Since that time, there have been other protests as well as events with prominent activists like Joshua Wong and Lee. Most have been organized by NY4HK, but not all. Like the protesters in Hong Kong, those in New York have prided themselves on being leaderless, at times invoking a phrase from Bruce Lee, “Be water, my friend,” which means they can be highly adaptable.

What is a Lennon Wall and where can I see one?

Throughout the Hong Kong protests, Lennon Walls, which are protest installations comprised of artwork and messages of support, have sprung up spontaneously across the city. The wall gets its name from the original one in Prague that began as a tribute to John Lennon following his death but during the late 1980s turned into the site where young Czech protesters wrote their criticisms against the communist government.

In August, a Lennon Wall turned up in front of a construction site along Grand Street in Chinatown. The display had roughly 100 post-it notes with messages of support, both in Chinese and English, for Hong Kong. Since that time, other Lennon Walls have appeared in other parts of Lower Manhattan as well as in Brooklyn.

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Elizabeth Kim / Gothamist

How do most Chinese in NYC feel about the Hong Kong protests?

As with those in Hong Kong, the Chinese community in New York City is divided about the protests. In Hong Kong, the issue has been seen as exposing an intergenerational disagreement over issues of Chinese sovereignty and political activism. In New York City, the conflict has been viewed as largely one between mainland Chinese immigrants, many of whom were groomed to defend a united homeland, and those who are from or have ties to Hong Kong. The immigration pattern of Chinese in New York City has been characterized by a large wave of Chinese immigrants from Hong Kong and Guangdong province in China in the 1960s. They were followed by Taiwanese immigrants and more recently, mainland Chinese from the city of Fuzhou.

There have been a couple of clashes. In August, during a rally in support of Hong Kong protesters in Chinatown, a group of pro-Beijing demonstrators held a counter-protest and allegedly threw bottles at the Hong Kong supporters. The Lennon Walls have also become visible political battlegrounds between the two sides. In late August, the wall on Grand Street was vandalized twice in one week. In one instance, the words “Fuck HK Roach” were spray painted across the messages of support for protesters as well as other profanities.

A wall supporting the protesters in Hong Kong early Tuesday morning.

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A wall supporting the protesters in Hong Kong early Tuesday morning.

(Gothamist tipster)

What does the NBA and Nets have to do with all of this?

In early October, Houston Rockets general manager Daryl Morey tweeted a message of support for protesters in Hong Kong. The tweet sparked huge anger from China, one of the league’s largest markets and what amounts to a multi-billion dollar relationship. Morey subsequently deleted the tweet and walked his statements back. The NBA additionally said it was sorry for offending Chinese fans.

The controversy, however, did not stop there. Brooklyn Nets’ owner Joe Tsai, a Taiwanese-billionaire who co-founded the Chinese e-commerce giant Alibaba with a mainland Chinese parter, posted an open letter on Facebook that called the Hong Kong protesters a “separatist movement” and criticized Morey’s tweet as “damaging to the relationship with our fans in China.”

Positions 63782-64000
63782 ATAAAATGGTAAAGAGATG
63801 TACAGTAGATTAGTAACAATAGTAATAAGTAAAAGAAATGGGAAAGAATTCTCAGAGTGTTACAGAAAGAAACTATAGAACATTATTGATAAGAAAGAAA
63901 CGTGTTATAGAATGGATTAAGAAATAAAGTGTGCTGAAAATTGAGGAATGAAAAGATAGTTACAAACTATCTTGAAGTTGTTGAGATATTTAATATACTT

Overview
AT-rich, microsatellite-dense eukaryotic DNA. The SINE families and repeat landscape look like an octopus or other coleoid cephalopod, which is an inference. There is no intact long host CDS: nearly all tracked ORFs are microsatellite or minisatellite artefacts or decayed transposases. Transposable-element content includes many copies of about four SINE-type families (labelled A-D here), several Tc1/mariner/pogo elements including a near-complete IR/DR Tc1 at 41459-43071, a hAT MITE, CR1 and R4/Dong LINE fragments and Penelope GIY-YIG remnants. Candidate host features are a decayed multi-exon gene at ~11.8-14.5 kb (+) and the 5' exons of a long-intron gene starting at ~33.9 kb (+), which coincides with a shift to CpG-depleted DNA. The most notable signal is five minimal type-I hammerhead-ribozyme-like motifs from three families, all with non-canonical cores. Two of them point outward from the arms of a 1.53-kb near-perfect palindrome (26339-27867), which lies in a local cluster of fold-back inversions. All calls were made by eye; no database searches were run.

Protesters use steels barricades to form a defensive line inside the Quarry bay MTR station as they face with riot police in Hong Kong

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Protesters use steels barricades to form a defensive line inside the Quarry bay MTR station as they face with riot police in Hong Kong on August 11, 2019

Kin Cheung/AP/Shutterstock

Not long afterwards, LeBron James, the league’s biggest star who plays for the Los Angeles Lakers and has been outspoken about civil rights issues, also weighed in by saying that Morey was “misinformed” and cautioned those in the league to be careful about what they say about the protests. “Yes, we do have freedom of speech,” James said. “But at times, there are ramifications for the negative that can happen when you’re not thinking about others, when you only think about yourself.”

Hong Kong supporters in New York City responded by staging a demonstration at the Barclays Center during a preseason game between the Brooklyn Nets and the Toronto Raptors.

Andrew Duncan, a movie producer who purchased 300 tickets for the protesters, told Gothamist he was considering staging other protests. “The NBA should not be in bed with a communist regime,” he said.

What’s happening now?

The outcry in Hong Kong is ongoing, with this past weekend marking the 21st straight weekend of protests and in which police used tear gas and water cannons to disperse crowds. The South China Morning Post reported, “Once again violent mobs blocked roads, fought with police and hurled petrol bombs at them, vandalised shops, forced the closure of MTR stations and disrupted train services, while tear gas and water cannon were deployed against them. At least two journalists, including one from the Post, were injured by non-lethal rounds fired by police, while a freelance photographer was taken away by officers”

On Tuesday, HK Chief Executive Lam blamed the protests for drops in the tourism and retail industry—apparently tourism is down 50 percent and retail has fallen by 25 percent. A former executive of Cathay Pacific Airways has been appointed to “revive” the tourism sector.

Here in New York City, NY4HK is planning to stage two demonstrations around the upcoming marathon. On Friday, they will assemble activists to show their support at the opening ceremony for the marathon, where two runners from Hong Kong have been chosen to participate in a “parade of nations.” On Sunday, the group will host a cheering section for Hong Kong runners while also bringing attention to the pro-democracy protests.